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Can a movie be better than the book it was based on?

Topic #190:

Can a movie be better than the book it was based on? What examples come to mind? Or is it sometimes just a matter of which version you see first, as that will define the story for you, regardless of which version was made first?

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  1. It can be, but I don’t think i”ve ever seen one that was better compared to what I’ve read. It’s very difficult to include all the details that the book contains.

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  2. i dont think any movie is tangible enough to replace the visuals in your mind- the experience of reading and going through emotions,images in your mind is sometimes like a a world which you create..this feeling could never be replaced by anyone else,no matter how true or realistic it may be

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  3. Few movies are better than the books they’re based on. But, to me, “Blade Runner” was better than the book it was based on,”Do Androids Dream of Electric Sheep?” The book was great as a book; the screenplay was different, but wonderful.

    I like to read the book before I see the movie. That way, I have an idea of the characters, etc., and when I see the movie, I get a better idea of the movie lives up to the book.

    Since books have to be cut for a screenplay, cherished scenes have to often be deleted.

    Thtree movies that to me lived up to the book are “Gone With the Wind,” “Lord of the Rings,” and “To Kill a Mockingbird.” I read all three before I saw the films. GWTW and LOTR are long books but the screenplays caught the important parts. “Mockingbird” was a shorter book, so less was cut, hardly anything if I remember correctly.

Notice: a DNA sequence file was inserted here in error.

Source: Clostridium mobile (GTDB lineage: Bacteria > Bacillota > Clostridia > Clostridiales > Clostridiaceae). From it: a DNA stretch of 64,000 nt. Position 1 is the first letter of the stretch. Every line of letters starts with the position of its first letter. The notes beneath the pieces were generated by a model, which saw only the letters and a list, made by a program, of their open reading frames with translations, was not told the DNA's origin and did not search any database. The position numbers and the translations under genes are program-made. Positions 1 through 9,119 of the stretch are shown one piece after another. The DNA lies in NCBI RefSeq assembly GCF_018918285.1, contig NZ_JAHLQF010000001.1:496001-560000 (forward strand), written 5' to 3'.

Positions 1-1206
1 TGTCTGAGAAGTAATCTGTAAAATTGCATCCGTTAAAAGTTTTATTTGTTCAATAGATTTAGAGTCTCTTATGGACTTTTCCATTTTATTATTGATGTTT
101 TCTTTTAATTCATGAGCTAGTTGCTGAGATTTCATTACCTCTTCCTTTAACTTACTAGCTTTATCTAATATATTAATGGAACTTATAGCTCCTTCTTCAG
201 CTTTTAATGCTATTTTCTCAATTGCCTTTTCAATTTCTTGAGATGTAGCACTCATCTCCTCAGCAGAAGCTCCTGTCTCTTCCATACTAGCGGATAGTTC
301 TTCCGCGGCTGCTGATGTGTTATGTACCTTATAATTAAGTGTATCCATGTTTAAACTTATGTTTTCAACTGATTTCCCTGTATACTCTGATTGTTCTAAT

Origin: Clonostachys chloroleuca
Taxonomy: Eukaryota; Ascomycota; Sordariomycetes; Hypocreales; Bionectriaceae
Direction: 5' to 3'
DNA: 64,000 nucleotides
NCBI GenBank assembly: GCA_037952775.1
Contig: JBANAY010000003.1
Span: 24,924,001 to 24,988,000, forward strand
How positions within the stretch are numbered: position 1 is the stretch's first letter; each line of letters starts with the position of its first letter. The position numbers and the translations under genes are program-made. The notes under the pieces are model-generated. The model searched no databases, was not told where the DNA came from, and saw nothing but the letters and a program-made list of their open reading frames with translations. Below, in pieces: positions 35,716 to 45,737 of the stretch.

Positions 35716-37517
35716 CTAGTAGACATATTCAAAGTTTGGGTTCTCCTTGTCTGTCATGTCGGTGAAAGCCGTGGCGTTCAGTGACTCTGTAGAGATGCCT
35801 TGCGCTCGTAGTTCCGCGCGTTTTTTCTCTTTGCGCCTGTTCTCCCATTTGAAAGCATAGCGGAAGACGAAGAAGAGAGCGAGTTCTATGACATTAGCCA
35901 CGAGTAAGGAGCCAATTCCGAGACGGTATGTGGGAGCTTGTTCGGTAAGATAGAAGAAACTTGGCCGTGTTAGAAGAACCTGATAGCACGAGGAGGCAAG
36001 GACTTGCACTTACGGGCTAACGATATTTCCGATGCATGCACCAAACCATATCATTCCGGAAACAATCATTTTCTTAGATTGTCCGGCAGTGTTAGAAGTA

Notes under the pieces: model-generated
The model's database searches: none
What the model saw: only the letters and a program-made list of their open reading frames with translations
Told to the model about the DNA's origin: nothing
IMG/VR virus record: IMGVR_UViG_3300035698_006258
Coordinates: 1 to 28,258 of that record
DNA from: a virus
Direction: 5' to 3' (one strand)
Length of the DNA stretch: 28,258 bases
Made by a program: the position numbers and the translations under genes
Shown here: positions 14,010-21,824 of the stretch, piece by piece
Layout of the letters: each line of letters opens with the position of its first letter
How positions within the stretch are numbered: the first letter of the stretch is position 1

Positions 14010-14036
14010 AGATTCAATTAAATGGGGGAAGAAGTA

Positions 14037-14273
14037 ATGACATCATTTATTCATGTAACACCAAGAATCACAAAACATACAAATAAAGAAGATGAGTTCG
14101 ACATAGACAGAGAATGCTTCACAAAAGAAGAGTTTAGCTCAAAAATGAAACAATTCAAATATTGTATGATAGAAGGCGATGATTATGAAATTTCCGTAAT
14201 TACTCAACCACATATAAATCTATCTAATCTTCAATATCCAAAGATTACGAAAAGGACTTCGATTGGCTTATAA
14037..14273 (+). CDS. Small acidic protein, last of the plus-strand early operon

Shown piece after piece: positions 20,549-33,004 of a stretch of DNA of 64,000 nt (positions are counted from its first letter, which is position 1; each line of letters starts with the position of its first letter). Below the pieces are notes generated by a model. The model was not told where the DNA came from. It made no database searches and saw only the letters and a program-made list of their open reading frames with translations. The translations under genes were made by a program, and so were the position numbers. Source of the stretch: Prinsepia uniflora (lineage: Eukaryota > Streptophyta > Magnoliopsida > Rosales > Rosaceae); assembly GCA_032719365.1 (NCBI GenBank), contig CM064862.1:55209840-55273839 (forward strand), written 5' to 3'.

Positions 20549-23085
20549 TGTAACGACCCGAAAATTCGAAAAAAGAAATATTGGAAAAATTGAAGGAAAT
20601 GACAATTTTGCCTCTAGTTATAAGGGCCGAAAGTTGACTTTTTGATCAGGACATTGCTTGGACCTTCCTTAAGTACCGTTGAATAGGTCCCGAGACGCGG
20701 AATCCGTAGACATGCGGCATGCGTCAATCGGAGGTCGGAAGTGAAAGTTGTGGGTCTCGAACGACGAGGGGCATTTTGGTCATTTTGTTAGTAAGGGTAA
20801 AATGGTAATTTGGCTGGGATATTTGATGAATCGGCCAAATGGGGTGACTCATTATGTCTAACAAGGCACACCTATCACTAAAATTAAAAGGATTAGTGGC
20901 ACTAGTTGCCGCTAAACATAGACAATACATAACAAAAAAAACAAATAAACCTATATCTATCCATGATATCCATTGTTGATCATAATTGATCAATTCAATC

Reading the book first is better.

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  4. Let me think of all the books I’ve read that were turned into movies….hmm, not many, that’s because I didn’t want the movie – however well intentioned – to ruin the book. Eat, Pray, Love sucked in comparison with the book so that was a buzzkill. I will never see Atlas Shrugged for similar reasons. The Notebook wasn’t ruined for me simply because I never read the book. So my advice? Read the book or see the movie, but never both! It’s a fool’s errand.

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  5. Movie = instant gratification. Book = A long intimate engagement. Its a different relationship. Generally, I do either one or the other. For science fiction I would watch the movie for its pyrotechnics. If I was stranded in the desert and I have nothing to do, I would pick the book and immerse myself in the story. It is more delicious.

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  6. I generally believe that books are better than the movies they are based on, but not always. However, I can’t think of an example right now! That’s how rare it is that movies are better than the books. I did think the first Harry Potter movie was a faithful portrayal of the book – the characters and how Hogwarts looked, the dining room, the G. common room, etc. were just as I imagined them. Perhaps that was due to J.K. Rowling’s descriptions and her involvement in the movie productions. Guess it goes back to books being better!

    That said, though, I’m afraid that many people don’t take the time to read books anymore and so at least the movie can expose them to an interesting topic that may lead them to read a book, or 2 or 3….
    I’m especially sad by how many kids only know the movie version of children’s books, even Dr. Seuss! It is especially aggravating when the movie gets it all wrong and doesn’t follow the book, so the kids think they know the story, when they really don’t.